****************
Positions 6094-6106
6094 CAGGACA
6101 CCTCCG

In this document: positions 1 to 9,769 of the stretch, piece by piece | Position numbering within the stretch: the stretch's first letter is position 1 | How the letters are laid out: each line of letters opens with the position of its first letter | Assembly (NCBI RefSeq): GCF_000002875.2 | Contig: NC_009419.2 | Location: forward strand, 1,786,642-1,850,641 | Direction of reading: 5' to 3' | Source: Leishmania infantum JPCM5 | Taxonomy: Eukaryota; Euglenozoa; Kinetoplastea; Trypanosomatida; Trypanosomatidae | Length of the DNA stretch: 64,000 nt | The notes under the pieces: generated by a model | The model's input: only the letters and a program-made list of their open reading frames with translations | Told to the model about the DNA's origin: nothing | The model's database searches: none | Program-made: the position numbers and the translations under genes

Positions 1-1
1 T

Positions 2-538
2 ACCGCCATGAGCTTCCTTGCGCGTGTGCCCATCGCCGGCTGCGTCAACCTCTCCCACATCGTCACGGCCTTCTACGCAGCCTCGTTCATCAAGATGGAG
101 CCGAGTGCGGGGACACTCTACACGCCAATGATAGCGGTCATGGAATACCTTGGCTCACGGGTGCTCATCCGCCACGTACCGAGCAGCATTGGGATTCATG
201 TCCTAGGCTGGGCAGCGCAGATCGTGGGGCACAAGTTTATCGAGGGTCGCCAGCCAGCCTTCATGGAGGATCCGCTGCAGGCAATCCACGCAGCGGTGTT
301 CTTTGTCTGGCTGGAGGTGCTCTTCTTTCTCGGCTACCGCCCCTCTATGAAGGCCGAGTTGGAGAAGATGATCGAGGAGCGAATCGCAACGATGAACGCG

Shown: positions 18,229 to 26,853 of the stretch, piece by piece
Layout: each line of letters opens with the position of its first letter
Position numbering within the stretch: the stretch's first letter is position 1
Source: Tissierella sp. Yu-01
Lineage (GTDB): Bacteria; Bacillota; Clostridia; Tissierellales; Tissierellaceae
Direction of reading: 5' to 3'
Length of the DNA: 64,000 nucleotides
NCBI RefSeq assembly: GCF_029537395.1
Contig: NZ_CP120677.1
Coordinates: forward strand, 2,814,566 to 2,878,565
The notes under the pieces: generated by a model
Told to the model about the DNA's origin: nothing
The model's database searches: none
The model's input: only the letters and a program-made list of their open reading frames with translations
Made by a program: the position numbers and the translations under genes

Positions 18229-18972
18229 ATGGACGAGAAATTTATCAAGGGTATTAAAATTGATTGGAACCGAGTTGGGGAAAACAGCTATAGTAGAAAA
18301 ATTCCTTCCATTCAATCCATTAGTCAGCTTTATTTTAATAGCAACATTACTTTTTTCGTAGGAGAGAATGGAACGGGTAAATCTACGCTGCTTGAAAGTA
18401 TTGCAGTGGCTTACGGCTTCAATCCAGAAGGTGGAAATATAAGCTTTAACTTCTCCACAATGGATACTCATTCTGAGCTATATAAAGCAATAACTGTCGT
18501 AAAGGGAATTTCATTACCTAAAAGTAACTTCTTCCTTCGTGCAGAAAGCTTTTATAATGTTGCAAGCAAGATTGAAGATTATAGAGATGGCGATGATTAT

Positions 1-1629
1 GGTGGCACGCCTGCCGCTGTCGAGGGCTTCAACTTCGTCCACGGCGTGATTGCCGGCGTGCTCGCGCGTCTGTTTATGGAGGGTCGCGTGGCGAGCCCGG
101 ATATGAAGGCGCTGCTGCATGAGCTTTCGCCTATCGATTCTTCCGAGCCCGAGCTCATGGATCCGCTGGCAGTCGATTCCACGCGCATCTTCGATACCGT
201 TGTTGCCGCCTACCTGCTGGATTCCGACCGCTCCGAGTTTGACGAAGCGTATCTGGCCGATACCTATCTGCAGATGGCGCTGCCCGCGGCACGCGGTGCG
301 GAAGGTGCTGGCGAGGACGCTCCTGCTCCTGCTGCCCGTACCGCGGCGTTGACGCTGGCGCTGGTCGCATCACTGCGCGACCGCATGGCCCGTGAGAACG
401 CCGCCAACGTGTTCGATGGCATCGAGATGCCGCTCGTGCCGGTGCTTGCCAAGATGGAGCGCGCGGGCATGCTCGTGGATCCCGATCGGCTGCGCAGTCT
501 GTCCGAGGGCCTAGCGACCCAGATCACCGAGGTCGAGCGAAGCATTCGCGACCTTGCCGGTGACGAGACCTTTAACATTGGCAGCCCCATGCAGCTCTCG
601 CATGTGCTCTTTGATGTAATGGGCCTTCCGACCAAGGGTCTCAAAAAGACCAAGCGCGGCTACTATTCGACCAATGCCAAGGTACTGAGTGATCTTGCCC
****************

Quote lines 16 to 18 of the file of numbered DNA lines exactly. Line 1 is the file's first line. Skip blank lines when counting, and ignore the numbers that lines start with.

Lineage (GTDB): Bacteria; Bacillota; Clostridia; Tissierellales; Tissierellaceae
Direction of reading: 5' to 3'
Length of the DNA: 64,000 nucleotides